Our Family’s Chicken Stew Recipe
I am going to start this post off by asking a favor of you all.
Please make this chicken stew.
Its that good. Its so good that it actually bothers me to think that some of you might only look at the photos, read the tutorial, and never make it. Its so good that if I could, I would seriously arrange a time and place for all of us to meet up under a tent somewhere in the middle of the country just to serve you this chicken stew. Its just……..its…..well folks, its just so good!
My mother got this recipe out of a 1974 issue of Good Housekeeping. There was a photograph of a little old lady next to the title and Mama said “She just looked like her food would be really good”. Since then, I cannot even begin to tell you how often we make it. Everyone in my family makes this and loves it. My in laws are coming in from Georgia this weekend for the Tennessee Valley Old Time Fiddler’s Convention as they do every year and this stew is always a request for their first meal. Tonight I’m serving it with Dixie Cornbread.
This stew refrigerates well, freezes well, and can easily feed a crowd simply by adding more potatoes. I always try to make a double batch and my family happily eats it whenever they need a quick meal all week long!
Once you make this a time or two, you’ll have no more need of the recipe. It will be ingrained on your heart, your taste buds, and your stomach.
You’ll need: Potatoes, A chicken, Crushed tomatoes, corn, and onion! You’ll also need a bit of salt, pepper, sugar, and margarine. Exact sizes and quantities are at the bottom of the page.
Cover chicken with water and cook over medium heat until done. When chicken is done, remove from broth and set aside to cool a bit. Reserve broth.
If you prefer to use boneless skinless breasts for this, just add some chicken bouillon cubes to your water to make sure your broth is rich enough.
Peel and dice potatoes. Also peel and dice your onion.
Add potatoes to broth.
Add diced onion as well. Cook these until your potatoes are tender.
Cook until potatoes are tender. Remove about a coffee cup’s worth of potatoes.
With a fork, mash those potatoes in the cup. We are going to add this back to the stew and it will thicken it. You can also just use a bit of instant mashed potatoes here if you want, as I’ve mentioned in a previous post. (I truly believe soup thickening is about all they are good for….except for when I make this crust out of them for our Taco casserole…….but that is a recipe for another day)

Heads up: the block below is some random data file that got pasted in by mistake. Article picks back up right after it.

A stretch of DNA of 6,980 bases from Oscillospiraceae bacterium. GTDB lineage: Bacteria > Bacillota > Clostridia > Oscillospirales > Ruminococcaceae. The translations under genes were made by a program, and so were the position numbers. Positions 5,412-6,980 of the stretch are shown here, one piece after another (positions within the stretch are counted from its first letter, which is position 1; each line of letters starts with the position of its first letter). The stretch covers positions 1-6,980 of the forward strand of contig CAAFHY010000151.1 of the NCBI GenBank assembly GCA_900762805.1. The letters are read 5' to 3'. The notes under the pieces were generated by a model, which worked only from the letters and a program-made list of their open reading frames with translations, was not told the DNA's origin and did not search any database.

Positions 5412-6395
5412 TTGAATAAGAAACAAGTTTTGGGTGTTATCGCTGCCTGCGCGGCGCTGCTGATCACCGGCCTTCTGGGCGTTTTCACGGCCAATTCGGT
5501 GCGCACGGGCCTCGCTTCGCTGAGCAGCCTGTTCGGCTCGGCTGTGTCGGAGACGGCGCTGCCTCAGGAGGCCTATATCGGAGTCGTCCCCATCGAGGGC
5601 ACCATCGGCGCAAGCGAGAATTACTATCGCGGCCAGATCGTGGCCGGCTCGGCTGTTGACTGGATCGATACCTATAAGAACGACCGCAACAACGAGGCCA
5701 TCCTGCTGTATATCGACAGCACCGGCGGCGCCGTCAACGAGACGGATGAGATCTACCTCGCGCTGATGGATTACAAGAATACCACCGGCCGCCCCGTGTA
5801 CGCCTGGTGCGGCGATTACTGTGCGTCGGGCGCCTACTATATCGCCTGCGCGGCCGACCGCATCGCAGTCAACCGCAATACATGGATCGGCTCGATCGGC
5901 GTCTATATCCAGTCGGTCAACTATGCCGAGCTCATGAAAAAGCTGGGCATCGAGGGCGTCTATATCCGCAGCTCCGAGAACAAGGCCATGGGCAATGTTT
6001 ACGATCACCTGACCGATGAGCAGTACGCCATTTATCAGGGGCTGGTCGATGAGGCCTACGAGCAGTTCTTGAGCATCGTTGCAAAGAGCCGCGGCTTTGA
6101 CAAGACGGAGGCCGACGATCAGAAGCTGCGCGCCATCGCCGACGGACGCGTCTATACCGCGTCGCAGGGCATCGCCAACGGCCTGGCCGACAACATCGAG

Place back in pot.
Add can of tomatoes. Now you can use any type you want here. I tend to used crushed because my husband (who I have oft mentioned was dropped on his head as a child) doesn’t like to actually bite into a piece of a tomato in his stew. However, I prefer diced if I’m going with canned. Nothing though, NOTHING is better than home grown tomatoes from my freezer if I have them!
Add corn. I often use frozen corn if you prefer that.
and sugar. I know sugar sounds a bit odd in a stew, trust me on this.
Simmer slowly with lid off for about forty five minutes.
Just before serving, stir in margarine.
These photos were taken with my old camera, the final was taken with the new camera!
Now, I did this tutorial how I make my stew. The following recipe is my mothers. You may find that hers does things slightly differently (she doesn’t cook her onion with her potatoes), but it makes absolutely no difference in the outcome!
- 1 chicken
- 2 lg onions, chopped
- 7 cups water
- 4 cups canned tomatoes
- 6 med.potatoes, peeled and diced
- 3 Tablespoons sugar
- 2 cups frozen or canned whole kernel corn
- 2 Tablespoon butter
- 5 teaspoons salt
- 2 teaspoons pepper
- Cook chicken until done in water. Remove chicken from broth and discard skin. Separate meat from bones and shred meat.
- Dip off as much fat from the broth as possible.
- Simmer potatoes in 1 cup of broth in covered saucepan until done, do not drain. Mash potatoes slightly, keeping them lumpy.
- Add corn, onions, tomatoes, sugar, salt, and pepper to broth.
- Cover and simmer for 20 minutes.
- Add potatoes and chicken and simmer slowly with lid off for at least 45 minutes.
- Right before serving, stir in butter and let it melt. Best if made a day ahead and reheated to serve.
*This has been our family’s favorite stew since my mother got the recipe in 1974. No one has to use the recipe anymore because we have all made it so much.
*I’ve added a “Freezes Well” category to Southern Plate, beginning with this stew. I’m going to go back this weekend and add all of my dishes that freeze well to that category for your convenience!
Thank you for reading Southern Plate! I better get back to my company!